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TBTF for 1995-09-14: InterNIC'ed; the Spam-to-noise ratio

Keith Dawson (dawson dot tbtf at gmail dot com)
Fri, 15 Sep 1995 00:11:42 -0400



A memo leaked out of Network Solutions Inc., the folks who administer the InterNIC, the czars of domain names. We've known they were planning to charge for registering names (see TBTF for 1995-07-30) and now, four days early -- the memo is a draft press release under embargo until Monday 9/18 -- we have the details and the rationale. And so does every other electron-stained wretch in cyberspace, such as the New York Times, the Wall Street Journal, and Edupage. (The email I saw was timestamped 2:19 this morning. How did those print guys *do* that?)

New registrants will pay $100 for two years' registration. Those who have already registered names will be billed by email (only -- NSI does not and will not maintain a database of street addresses) for $50, payable on the anniversary of registration. Electronic payment will not be accepted: it's check only via snail-mail.

America Online will pay $50 for aol.com. I will pay $50 for impatiens.com. Procter and Gamble will pay $50 each for babydiapers.com, underarm.com, dandruff.com, bacteria.com, toiletpaper.com, and about 100 others: $5000 is chump change.


Trademark Research Corporation (info@cch-trc.com, 800-872-6275) is offering new services that make it easier to comply with new NSI policies requiring domain-name registrants to confirm their legal rights to a trademark, service mark, trade name, or company name. TRC has provided trademark services to lawyers for 50 years, and are now offering domain-name services as a complement. A basic InterNIC search across seven top-level domains (.com, .edu, etc.) for your proposed name and various cognates costs $20 to $50 depending on required turnaround time.


Some nomenclature: "spamming" refers to the practice of splattering unwanted and inappropriate messages or postings -- e.g., commercial solicitations -- across hundreds or thousands of Usenet newsgroups. The term can also apply to indiscriminate and inappropriate mass solicitations by email.

>>From Online Business Today (1995-09-11):

Would-be spammers now have had it tougher since the 1.8b release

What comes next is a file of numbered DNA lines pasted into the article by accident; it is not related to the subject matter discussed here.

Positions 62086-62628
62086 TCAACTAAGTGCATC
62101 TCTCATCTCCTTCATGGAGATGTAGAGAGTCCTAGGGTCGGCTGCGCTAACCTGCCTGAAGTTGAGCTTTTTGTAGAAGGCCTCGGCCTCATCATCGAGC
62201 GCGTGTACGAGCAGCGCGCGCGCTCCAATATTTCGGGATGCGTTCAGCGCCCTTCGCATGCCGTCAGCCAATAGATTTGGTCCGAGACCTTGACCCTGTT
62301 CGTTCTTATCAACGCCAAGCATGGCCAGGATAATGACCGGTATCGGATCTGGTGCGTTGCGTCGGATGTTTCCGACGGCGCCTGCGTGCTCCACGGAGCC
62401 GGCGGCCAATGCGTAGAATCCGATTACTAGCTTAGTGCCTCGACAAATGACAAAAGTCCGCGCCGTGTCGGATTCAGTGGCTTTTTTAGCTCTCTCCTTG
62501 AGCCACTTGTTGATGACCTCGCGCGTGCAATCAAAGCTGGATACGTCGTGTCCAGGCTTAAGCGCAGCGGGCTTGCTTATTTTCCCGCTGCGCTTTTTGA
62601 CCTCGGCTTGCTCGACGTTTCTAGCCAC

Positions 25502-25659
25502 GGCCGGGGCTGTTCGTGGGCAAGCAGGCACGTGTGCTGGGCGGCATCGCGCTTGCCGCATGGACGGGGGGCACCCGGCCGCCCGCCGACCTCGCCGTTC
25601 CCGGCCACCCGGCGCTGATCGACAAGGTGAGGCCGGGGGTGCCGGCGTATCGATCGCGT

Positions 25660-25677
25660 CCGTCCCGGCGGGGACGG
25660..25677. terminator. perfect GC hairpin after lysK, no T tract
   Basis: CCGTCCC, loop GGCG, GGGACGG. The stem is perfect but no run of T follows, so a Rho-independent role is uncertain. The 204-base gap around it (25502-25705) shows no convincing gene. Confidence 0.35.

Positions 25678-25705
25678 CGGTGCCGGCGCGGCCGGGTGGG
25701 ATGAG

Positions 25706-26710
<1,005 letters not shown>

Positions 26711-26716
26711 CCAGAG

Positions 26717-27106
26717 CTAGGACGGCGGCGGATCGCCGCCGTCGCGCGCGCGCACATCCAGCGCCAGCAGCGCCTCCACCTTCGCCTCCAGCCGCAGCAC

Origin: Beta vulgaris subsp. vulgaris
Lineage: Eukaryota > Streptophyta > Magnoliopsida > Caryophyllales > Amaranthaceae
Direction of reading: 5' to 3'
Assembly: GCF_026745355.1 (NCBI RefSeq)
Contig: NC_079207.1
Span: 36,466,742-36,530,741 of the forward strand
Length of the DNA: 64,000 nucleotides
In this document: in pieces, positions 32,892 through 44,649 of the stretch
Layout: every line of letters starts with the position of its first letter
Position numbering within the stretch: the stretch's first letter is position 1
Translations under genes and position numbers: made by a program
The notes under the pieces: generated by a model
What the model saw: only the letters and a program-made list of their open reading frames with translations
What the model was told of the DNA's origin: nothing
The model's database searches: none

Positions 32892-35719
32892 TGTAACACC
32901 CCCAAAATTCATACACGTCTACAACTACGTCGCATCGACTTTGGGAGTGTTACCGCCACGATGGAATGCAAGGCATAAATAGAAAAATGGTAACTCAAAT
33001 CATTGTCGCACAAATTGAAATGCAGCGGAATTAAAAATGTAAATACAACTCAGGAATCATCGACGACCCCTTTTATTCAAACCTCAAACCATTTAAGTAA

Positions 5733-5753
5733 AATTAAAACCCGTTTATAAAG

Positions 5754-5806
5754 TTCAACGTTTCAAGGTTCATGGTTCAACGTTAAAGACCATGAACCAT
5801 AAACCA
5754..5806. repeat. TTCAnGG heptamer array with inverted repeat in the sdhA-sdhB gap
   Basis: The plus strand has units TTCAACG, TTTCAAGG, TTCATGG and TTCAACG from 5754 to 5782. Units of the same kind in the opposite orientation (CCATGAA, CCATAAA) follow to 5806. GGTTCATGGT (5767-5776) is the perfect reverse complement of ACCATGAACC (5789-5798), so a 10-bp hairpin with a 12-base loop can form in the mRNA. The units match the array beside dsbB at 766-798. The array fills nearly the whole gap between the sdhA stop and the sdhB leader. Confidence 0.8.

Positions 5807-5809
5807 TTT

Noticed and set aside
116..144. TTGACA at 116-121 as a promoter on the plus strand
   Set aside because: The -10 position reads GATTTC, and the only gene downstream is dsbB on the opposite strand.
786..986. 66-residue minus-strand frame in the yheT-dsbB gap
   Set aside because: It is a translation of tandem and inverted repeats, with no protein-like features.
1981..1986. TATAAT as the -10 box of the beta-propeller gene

of L-Soft international's LISTSERV electronic list management
software. The latest version of the software includes a new "anti-
spamming" feature. Listowners have reported that LISTSERV 1.8b
succeeded in catching such spams as the ubiquitous "Olga" spam
and the "A-Bomb" spam: LISTSERV's anti-spam feature even caught
the "mother of all spams"---a step-by-step primer on "how to spam."
For more information about LISTSERV(tm), consult L-Soft's Web
site at www.lsoft.com or write to sales@LSOFT.COM. The software
can be downloaded from ftp://ftp.lsoft.com/.

The "mother of all spams" refers, I assume, to the infamous Cantor & Siegel, who raised spamming to the fine art it is today. Listserv is one of three commonly used list processors on the net, the others being Listproc and Majordomo.


Spam-to-Noise Ratio

The email address of Impatiens Press has been listed in Adam Gaffin's Media List for two years. Adam's list clearly distinguishes listings of newspapers, magazines, and radio and TV stations from those of publishing houses, and requests users to use the list to target those organizations that would likely have an interest in the subject being addressed. In other words, Adam requests those who download his list not to use it for spam.

Aside from its presence on Adam's list, I have done no publicizing of Impatiens Press's Net presence.

Impatiens Press received its first unsolicited email in February 1995. Since then I've gotten 13 reasonably on-target inquiries and solicitations, and 32 spams.

Impatiens Press now gets around 1-3 spam messages per week.


>>Sources:

>>Online Business Today -- (ascii version) mail obt.text@hpp.com; PDF
> version: email obt.pdf@hpp.com .

>>Adam Gaffin's Media List -- send email to adamg@world.std.com .


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______________________________________________________
Keith Dawson dawson dot tbtf at gmail dot com dawson@atria.com
Layer of ash separates morning and evening milk.